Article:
View Full Version : Chevron to invest $500mil in Bangladesh

July 31, 2012, 12:25 AM
Chevron to invest $500 mln to raise Bangladesh gas output

SINGAPORE, July 30 | Mon Jul 30, 2012 5:00am EDT
(Reuters) - Chevron Corp will invest about $500 million to raise its natural gas production in Bangladesh by more than a quarter in 2014 to meet rising local demand, the company said on Monday.

With the investment, Chevron will remain the largest natural gas producer in Bangladesh, which currently faces up to 500 million cubic feet a day (mmcfd) of gas shortages.

Chevron will expand a plant to process more natural gas from the Bibiyana field, drill additional development wells and build an enhanced gas liquids recovery unit, the company said in a statement.

The project, when completed in 2014, will boost Chevron's total natural gas production capacity in Bangladesh by more than 300 mmcfd to 1.4 billion cubic feet per day while its condensate output will rise by 4,000 barrels per day, the company said.

Chevron has urged the Bangladesh government to upgrade its national pipeline network so that it can deliver more gas.


plenty of negative stories...so how about one that relates to development/investment?

July 31, 2012, 12:30 AM
They are rolling out gas meters - so that should reduce waste dramatically, now to stop private owners from converting their vehicles to gas.

Horrible decision by the then government to encourage people to head in that direction, despite our shortfall in gas supply....not to mention a huge proportion of out power production depends on gas. Sure it helped to reduce the smog in Dhaka(yes, it has reduced!) but overall a bad decision.

July 31, 2012, 12:58 AM
Bulgaria Bans Gas Fracking, Thwarting Chevron Drilling Plan
By Elizabeth Konstantinova and Joe Carroll on January 19, 2012 Tweet Facebook LinkedIn Google Plus Comments

(Updates with Chevron spokesman’s comment in fourth paragraph.)

Jan. 18 (Bloomberg) -- Bulgarian lawmakers banned hydraulic fracturing and established a 100 million-lev ($65 million) fine for offenders, thwarting Chevron Corp.’s plans to explore for natural-gas deposits in the Balkan country.

Lawmakers voted 166-6 to prohibit the drilling technique known as fracking. That makes Bulgaria the second country in the European Union after France to ban the process, which uses a mixture of water, sand and chemicals to open fissures in shale rocks and release gas and oil.

The prohibition will “seriously impair” Bulgaria’s efforts to reduce its reliance on Russian gas, Ivan Kostov, the leader of the opposition Democrats for Strong Bulgaria, said in parliament. Bulgaria may hold 300 billion to 1 trillion cubic meters of shale gas, the Energy & Economy Ministry has estimated. The country consumes about 4 billion cubic meters of gas a year.

“Chevron is confident that a considered review of the issues of concern in Bulgaria, using reputable scientific information, will do much to allay the concerns of the Bulgarian people and demonstrate that exploration and development can be done while protecting people and the environment,” Kurt Glaubitz, a spokesman for the San Ramon, California-based company, said today in an e-mailed statement.

In the U.S., where fracking and new horizontal drilling practices enabled the nation to surpass Russia as the world’s biggest gas producer in 2010, fracking has drawn criticism from regulators and landowners concerned about potential water contamination.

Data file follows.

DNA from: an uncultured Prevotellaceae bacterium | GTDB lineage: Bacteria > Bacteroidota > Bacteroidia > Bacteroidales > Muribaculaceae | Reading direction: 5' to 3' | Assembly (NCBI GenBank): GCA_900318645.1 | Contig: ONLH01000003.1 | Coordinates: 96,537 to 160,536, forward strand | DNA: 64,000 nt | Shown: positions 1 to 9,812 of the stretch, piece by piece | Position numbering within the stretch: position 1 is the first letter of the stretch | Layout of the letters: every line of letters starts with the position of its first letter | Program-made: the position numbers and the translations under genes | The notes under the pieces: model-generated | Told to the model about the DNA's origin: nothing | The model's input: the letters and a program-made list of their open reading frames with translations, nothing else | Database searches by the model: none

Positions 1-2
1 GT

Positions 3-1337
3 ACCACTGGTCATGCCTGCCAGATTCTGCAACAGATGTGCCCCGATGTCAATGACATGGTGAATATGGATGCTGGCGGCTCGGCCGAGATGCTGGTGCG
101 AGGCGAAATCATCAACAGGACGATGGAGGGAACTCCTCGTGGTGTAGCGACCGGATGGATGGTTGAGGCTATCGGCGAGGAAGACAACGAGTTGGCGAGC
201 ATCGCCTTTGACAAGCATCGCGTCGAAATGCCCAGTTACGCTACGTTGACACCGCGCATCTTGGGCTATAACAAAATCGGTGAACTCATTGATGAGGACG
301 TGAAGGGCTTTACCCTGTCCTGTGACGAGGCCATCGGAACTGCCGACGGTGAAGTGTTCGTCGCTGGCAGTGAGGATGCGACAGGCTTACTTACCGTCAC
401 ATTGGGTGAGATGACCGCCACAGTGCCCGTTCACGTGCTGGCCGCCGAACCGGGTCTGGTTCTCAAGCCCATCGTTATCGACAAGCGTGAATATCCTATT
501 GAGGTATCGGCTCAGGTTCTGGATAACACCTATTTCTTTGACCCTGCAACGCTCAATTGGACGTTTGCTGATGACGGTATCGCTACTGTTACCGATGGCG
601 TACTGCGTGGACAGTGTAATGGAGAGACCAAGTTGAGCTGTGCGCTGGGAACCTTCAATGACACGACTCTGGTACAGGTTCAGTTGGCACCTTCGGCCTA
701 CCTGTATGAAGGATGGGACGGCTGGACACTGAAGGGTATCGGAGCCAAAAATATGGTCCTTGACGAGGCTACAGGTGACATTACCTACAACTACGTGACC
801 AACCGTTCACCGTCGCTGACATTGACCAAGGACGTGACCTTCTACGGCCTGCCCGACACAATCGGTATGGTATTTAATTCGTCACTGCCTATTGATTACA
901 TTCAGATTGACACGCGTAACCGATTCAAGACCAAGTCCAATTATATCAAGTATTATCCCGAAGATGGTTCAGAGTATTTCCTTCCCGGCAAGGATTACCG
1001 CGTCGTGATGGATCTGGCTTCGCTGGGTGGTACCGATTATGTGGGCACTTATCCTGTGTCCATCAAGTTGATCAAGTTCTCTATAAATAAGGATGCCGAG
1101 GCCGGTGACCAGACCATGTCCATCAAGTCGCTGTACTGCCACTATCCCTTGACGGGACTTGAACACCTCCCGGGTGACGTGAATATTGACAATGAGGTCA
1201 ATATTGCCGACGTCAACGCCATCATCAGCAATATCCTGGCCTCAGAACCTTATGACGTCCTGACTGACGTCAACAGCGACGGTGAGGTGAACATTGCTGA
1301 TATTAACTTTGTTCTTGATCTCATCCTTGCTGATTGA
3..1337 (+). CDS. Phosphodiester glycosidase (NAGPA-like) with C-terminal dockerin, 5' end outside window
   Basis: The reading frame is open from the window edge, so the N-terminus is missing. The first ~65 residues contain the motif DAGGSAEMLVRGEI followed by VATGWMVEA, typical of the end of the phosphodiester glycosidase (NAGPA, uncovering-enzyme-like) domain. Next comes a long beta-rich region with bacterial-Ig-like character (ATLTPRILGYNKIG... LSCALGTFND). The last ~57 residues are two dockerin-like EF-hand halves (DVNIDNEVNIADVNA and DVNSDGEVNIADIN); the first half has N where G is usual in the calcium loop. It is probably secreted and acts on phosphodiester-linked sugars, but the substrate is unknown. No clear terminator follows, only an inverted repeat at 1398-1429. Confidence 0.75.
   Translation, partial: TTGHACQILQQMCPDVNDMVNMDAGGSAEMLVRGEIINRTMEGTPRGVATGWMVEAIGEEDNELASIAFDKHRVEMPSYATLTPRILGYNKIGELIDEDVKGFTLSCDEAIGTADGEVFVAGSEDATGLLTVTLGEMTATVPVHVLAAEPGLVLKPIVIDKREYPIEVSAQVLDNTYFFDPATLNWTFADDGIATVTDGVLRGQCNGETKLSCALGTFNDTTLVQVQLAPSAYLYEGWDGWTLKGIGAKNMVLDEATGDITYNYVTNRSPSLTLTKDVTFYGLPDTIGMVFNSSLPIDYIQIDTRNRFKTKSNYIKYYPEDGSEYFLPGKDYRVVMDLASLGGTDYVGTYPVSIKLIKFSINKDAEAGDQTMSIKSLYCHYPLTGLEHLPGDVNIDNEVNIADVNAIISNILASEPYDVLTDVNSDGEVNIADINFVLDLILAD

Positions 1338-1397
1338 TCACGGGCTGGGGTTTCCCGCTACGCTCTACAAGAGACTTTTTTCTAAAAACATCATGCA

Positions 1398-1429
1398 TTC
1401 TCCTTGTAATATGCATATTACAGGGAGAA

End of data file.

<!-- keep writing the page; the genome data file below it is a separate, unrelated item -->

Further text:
License Withdrawn

Shale formations that were impervious to drilling a decade ago are fueling a renaissance in U.S. gas output that surged a record 7.4 percent in 2011, the Energy Department in Washington said in a Jan. 10 report. Chevron’s Glaubitz didn’t say what the company’s next step will be in Bulgaria.

Chevron’s Bulgarian exploration license was withdrawn yesterday after hundreds of protesters marched in central Sofia last week to oppose fracking, fearing it will pollute the water and soil in Bulgaria’s most fertile farm region of Dobrudja where Chevron was planning to drill.

Chevron, the world’s fourth-largest energy company by market value, won a tender in May to explore for gas in shale deposits in northeastern Bulgaria, pledging to pay the government 30 million euros ($38 million). The company estimated it could extract as much as 25 billion cubic meters of gas in the region, six times Bulgaria’s annual consumption.

‘No Other Interests’

“Chevron could provide millions in investments in Bulgaria and create jobs,” U.S. Ambassador to Bulgaria James Warlick said in an interview with Nova television in Sofia today. “Chevron has no other interests in Bulgaria besides shale gas and would be forced to leave the country if its opportunities are curbed.”

While fracking has made the U.S the world’s largest gas producer, it has also raised concerns that the technique pollutes drinking water and causes earthquakes. The ban halts the process of issuing permits to Texas-based Integrity Towers Inc. and Denver-based oil producer Direct Petroleum Exploration Inc., which were interested in shale-gas exploration in Bulgaria.

“The ban is for an indefinite period of time and is valid for the whole territory of the country, including the Black Sea territorial waters,” Valentin Nikolov, a lawmaker in the ruling Gerb party, said in parliament today.

France was the first country in the world to outlaw hydraulic fracturing of shale rocks last July. Last year exploration was suspended in the German state of North Rhine- Westphalia as well as in northwest England, where fracturing gas wells caused two tremors.

In eastern Europe, particularly Poland and the Ukraine, fracking has been hailed as a means to reduce the countries’ dependence on Russian gas imports.I hope it will be done in an environmentally friendly way

July 31, 2012, 02:41 AM
At 10% per disbursement, someone's about to make a tidy sum.